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Keywords:

  • bone formation;
  • exercise;
  • histomorphometry;
  • immobilization;
  • osteoporosis

Abstract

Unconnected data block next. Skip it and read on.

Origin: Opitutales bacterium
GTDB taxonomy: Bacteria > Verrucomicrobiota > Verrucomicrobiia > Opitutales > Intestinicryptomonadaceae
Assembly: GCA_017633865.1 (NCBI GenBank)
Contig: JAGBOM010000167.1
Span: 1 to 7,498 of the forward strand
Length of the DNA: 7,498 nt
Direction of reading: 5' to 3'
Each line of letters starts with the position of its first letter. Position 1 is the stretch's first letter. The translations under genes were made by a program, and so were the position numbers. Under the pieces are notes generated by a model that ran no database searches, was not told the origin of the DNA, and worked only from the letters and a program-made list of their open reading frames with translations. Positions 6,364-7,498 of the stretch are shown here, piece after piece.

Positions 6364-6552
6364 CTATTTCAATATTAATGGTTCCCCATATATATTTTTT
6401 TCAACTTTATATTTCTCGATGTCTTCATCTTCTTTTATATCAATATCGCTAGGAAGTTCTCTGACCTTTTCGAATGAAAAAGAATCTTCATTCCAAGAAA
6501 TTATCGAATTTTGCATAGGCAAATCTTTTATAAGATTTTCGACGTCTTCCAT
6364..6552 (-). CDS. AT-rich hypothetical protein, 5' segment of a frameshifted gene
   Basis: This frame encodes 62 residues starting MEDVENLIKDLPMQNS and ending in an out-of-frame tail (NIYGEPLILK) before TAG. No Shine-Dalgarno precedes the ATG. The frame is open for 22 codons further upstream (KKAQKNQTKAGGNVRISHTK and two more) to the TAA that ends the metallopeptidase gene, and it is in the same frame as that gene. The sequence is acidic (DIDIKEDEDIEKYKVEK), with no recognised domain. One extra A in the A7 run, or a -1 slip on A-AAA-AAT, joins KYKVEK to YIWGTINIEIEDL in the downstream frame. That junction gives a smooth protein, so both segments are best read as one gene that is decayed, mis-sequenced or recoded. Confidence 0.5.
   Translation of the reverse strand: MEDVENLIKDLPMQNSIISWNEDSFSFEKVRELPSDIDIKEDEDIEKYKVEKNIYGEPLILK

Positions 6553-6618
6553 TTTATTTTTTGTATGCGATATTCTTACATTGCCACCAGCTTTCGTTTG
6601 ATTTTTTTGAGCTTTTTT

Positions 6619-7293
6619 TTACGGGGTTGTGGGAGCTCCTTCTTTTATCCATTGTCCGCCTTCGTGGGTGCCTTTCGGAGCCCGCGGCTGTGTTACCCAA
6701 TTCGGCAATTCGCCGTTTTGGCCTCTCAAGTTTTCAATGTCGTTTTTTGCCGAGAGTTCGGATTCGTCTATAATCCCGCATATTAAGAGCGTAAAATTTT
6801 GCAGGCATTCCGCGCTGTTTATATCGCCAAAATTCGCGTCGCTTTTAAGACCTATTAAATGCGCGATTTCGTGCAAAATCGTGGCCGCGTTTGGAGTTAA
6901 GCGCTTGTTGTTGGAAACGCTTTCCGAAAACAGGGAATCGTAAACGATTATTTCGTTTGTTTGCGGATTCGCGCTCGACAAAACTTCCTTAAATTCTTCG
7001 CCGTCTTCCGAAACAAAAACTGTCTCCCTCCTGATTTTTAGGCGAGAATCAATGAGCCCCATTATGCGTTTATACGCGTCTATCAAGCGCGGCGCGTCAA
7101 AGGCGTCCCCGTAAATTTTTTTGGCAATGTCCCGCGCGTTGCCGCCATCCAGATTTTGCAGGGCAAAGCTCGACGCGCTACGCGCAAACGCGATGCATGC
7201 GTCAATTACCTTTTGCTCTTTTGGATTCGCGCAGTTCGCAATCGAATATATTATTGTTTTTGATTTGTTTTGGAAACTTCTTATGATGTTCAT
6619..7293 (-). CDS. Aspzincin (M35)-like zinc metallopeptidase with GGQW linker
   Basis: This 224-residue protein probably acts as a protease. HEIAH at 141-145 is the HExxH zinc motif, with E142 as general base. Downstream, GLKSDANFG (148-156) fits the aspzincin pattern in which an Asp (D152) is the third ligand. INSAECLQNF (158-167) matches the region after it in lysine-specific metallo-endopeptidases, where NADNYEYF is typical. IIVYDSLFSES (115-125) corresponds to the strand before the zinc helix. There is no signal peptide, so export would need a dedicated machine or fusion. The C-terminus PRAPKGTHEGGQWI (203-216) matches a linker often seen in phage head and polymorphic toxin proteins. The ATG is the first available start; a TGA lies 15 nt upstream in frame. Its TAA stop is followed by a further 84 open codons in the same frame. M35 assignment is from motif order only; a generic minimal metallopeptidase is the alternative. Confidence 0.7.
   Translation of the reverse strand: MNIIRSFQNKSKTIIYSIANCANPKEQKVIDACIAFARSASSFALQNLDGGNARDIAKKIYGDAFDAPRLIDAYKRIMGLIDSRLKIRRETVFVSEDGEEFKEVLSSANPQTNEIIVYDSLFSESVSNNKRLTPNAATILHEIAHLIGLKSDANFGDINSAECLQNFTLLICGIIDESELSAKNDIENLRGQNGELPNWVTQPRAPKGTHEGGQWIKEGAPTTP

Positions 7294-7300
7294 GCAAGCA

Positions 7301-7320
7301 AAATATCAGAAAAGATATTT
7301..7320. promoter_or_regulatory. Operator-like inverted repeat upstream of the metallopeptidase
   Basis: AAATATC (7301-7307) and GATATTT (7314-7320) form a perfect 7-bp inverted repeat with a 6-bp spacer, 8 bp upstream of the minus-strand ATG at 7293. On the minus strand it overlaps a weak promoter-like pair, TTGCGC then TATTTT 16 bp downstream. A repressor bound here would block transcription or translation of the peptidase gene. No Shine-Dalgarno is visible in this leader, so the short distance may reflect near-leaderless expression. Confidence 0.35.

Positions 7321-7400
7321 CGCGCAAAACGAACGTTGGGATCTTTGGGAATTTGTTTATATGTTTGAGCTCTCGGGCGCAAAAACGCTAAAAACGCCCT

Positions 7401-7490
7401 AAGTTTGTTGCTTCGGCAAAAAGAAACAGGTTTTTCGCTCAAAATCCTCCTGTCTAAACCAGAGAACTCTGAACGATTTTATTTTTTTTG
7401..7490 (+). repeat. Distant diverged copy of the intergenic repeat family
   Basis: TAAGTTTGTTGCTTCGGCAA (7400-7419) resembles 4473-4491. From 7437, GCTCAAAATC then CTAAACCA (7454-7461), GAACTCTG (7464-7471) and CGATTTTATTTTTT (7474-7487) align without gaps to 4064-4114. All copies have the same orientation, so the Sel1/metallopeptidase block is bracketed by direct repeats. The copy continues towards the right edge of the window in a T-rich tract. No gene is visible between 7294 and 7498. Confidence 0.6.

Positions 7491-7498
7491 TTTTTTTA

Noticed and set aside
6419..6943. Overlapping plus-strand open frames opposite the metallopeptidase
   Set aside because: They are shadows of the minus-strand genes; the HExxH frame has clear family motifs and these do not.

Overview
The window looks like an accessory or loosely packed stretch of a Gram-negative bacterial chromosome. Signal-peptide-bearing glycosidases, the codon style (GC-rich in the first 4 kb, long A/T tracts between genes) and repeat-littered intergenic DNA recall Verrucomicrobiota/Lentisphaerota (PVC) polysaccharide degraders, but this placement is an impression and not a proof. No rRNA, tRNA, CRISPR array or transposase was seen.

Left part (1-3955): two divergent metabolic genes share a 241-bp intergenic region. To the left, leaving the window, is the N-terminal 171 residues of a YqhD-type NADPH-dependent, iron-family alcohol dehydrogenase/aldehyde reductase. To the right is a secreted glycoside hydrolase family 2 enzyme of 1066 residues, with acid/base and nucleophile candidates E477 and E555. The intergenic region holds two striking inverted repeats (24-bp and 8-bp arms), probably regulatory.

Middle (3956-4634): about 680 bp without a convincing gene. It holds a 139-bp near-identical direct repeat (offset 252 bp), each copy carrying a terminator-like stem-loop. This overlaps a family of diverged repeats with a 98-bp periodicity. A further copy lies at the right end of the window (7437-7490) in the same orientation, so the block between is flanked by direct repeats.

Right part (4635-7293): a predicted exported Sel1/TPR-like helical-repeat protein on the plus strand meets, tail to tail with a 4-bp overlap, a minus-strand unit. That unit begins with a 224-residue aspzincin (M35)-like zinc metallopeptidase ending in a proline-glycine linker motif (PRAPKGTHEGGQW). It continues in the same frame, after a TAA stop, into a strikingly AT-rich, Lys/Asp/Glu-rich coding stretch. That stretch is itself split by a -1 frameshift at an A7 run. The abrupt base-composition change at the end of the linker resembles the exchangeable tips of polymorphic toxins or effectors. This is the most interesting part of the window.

Exercise enhances bone growth and increases peak bone mass. The aim of this study was to determine whether or not 4 weeks of deconditioning after 8 weeks of exercise in growing rats would result in a decrease in bone gain or reverse the benefits of exercise. Fifty 4-week-old female Sprague-Dawley rats were randomized by a stratified weight method into 5 groups with 10 rats in each group: 8 weeks exercise (8EX), 8 weeks sedentary control (8S), 12 weeks exercise (12EX), 8 weeks exercise followed by 4 weeks sedentary (8EX4S), and 12 weeks sedentary control (12S). The exercise consisted of running on a treadmill with a 5° slope at 24 m/minute for 1 h/day and 5 days/week. After each period of exercise, cancellous and cortical bone histomorphometry were performed on double fluorescent labeled 5-μm-thick sections of the proximal tibia and 40-μm-thick sections of the tibial shaft, respectively. Eight and 12 weeks of exercise resulted in a significant increase in the body weight and gastrocnemius muscle weight by two-way analysis of variance (ANOVA). The femoral wet weight (mg; mean ± SD; 8EX, 781 ± 45.1 vs. 8S, 713 ± 40.5; p < 0.05; 12EX, 892 ± 41.6 vs. 12S, 807 ± 19.8; p < 0.05) was significantly higher in the exercise group than that in the respective control groups. The femoral wet weight and bone volume (BV) of the 8EX4S group (818 ± 46.2 mg and 531 ± 31.2 μl, respectively) were significantly lower than those of the 12EX group (p < 0.05) and did not differ significantly from those of the 12S groups. The cancellous BV was significantly higher in the 8EX and 12EX groups than that in the respective sedentary groups (p < 0.05). The cortical bone area of the tibial shaft was also significantly higher in the 12EX than that in the 12S group (p < 0.05). The increase in the cancellous BV or cortical bone area was caused by an increase in the mineral apposition rate (MAR), without a significant effect in the labeled perimeter. The bone formation rate (BFR; μm3/μm2 per day) in the cancellous bone (12EX, 27.9 ± 7.74 vs. 12S, 15.4 ± 4.56; p < 0.05) or periosteal surface (12EX, 127.6 ± 27.7 vs. 12S, 79.5 ± 18.6; p < 0.05) was significantly higher in the exercised groups than that in the respective control group (p < 0.05). Again, deconditioning resulted in a decrease in the cancellous BFR, BV, periosteal BFR, and cortical bone area to levels not significantly different from the 12S group. In conclusion, our findings showed that exercised growing rats, when deconditioned, lost the benefits gained through exercise and their bone parameters were reduced to levels not different from the sedentary control. Thus, continued exercise is required to maintain high bone mass.